BCRA Reserves are in at $ 66,413 million, and by the middle of March, the fourth tranche of the IMF loan would be USD 11,000 million. That way, we would get a huge number to about $ 77,000 million.
Monetary base today amounts to $ 1,367,319 million, and if we add debt to Leliq, passes and other assets amount to $ 2,186,682 million.
The total debt of BCRAs, including Leliq, goes to other assets, amounts to USD 823,245 million, corresponding to USD 22,164 million and represents 33.4% of the reserves.
With those numbers in hand we can say that BCRA is on its way to slow down the dollar for a long time. The government's experience is to do the same as it was in 2017.
The government's strategy will be to strive to accumulate as many reserves as possible without the expansion of the monetary base this year. In 2017, Lebac pushed the crowd out into the public hands, and this time they will be absorbed into the hands of banks through Leliq, which gives them more predictability. If entities want to abandon these assets, it is more likely that the Central Bank will force them to increase the required reserve.
Starting from February, there is a reduction in the reserve requirement, which would make more money in the economy, as it would spread cash flow, but does not change the overall monetary base (monetary base is the same as circulation and reserve requirement).
It is a big question as BCRA will do when it buys $ 700 million that the IMF allows to buy by extending the monetary base.
In 2017, in order not to expand the monetary base, it absorbed the pigs over Lebca, in January that year the stock of Lebaca amounted to $ 595,379 million, and in October it amounted to $ 1,040,035 million. Measured in dollars, it has surpassed US $ 37,421 million to a debt of US $ 58,859 million, representing 113.6% of the reserve.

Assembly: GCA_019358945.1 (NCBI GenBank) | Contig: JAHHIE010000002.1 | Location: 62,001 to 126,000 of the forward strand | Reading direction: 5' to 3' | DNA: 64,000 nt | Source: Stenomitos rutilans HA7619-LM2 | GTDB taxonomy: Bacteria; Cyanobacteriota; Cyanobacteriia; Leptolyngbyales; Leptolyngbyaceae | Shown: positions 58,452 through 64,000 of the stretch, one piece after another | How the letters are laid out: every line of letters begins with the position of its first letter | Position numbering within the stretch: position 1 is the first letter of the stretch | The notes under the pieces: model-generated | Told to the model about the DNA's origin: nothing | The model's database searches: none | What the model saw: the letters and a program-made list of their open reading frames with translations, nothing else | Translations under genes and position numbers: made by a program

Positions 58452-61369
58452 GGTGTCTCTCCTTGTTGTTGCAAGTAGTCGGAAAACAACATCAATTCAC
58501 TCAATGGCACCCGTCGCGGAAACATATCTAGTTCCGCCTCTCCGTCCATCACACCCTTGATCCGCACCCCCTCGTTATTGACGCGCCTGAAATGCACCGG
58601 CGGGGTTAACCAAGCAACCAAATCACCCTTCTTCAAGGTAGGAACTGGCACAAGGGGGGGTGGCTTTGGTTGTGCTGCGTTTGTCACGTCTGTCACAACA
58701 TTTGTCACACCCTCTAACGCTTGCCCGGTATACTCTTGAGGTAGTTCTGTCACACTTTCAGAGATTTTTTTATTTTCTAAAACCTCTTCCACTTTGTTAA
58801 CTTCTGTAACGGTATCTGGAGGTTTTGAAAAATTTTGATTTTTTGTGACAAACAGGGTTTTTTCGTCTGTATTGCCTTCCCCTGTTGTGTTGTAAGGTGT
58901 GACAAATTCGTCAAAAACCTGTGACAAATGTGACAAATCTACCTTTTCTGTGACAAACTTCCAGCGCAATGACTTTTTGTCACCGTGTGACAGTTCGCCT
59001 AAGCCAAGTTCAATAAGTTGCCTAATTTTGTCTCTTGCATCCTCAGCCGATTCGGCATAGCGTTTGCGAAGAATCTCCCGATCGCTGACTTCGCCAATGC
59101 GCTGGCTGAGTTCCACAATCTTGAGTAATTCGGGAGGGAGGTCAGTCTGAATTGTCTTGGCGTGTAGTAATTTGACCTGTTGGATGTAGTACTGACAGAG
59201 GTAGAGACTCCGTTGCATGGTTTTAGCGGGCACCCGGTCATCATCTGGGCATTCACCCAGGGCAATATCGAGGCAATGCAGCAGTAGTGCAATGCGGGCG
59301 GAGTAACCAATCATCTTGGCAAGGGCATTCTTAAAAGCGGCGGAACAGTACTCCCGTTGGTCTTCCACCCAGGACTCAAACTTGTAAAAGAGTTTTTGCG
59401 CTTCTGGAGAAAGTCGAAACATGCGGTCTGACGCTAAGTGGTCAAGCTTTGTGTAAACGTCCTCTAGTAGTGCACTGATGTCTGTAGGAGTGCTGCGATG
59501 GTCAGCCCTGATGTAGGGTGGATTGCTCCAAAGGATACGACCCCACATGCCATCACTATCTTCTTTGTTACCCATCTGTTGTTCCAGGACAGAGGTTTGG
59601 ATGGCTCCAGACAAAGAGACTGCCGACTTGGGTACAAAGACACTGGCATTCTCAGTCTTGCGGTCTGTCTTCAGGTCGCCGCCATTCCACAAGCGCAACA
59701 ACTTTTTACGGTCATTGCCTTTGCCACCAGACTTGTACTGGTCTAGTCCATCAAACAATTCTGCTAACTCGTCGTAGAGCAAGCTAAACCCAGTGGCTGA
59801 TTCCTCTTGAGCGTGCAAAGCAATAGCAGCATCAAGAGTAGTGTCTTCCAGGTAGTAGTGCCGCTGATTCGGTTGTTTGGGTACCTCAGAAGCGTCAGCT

By 2019, we will have to closely monitor the stock of the central bank's current and available reserves. Any increase in debt to levels above 40% reserves will turn yellow, and when it reaches 50% level, the market will start massive portfolio of dollarization processes.
In short, it is vitally important to keep track of the ratio of Central Bank debt to all reserves. This relationship will be very favorable in the first half of the year, but in the second half of the year IMF payments will be less. The government will have to sell dollars in order to clean up payments in parts, which would accelerate the portfolio's dollarization due to proximity to the election, and all this could lead to a fall in reserves and greater central bank debt.
To the extent that the Government recovers the ability to access voluntary credit markets, either by collecting debts in dollars or dollars, on domestic or foreign markets, the problems of eventual rise in the exchange rate will increase. but If you can not get it financing, while at the same time an unwanted event occurs on world markets, the likelihood of a low scenario for dollar disappears.
The government is trying to repeat the 2017 experience. If world markets and election results follow, it can have a happy ending. The result of this policy would be recorded in 2020 when something similar to what happened in 2018 could occur. If world markets are not followed and the election process is very close, it is highly likely that US dollarization will lead to a high volatility scenario for the second semester.
What we want to emphasize is that, despite the low-dollar summer, the vulnerability of the system is very high. Man is the only animal that hits twice on the same stone. This phrase fits perfectly in this government.
(*) Economic and financial analyst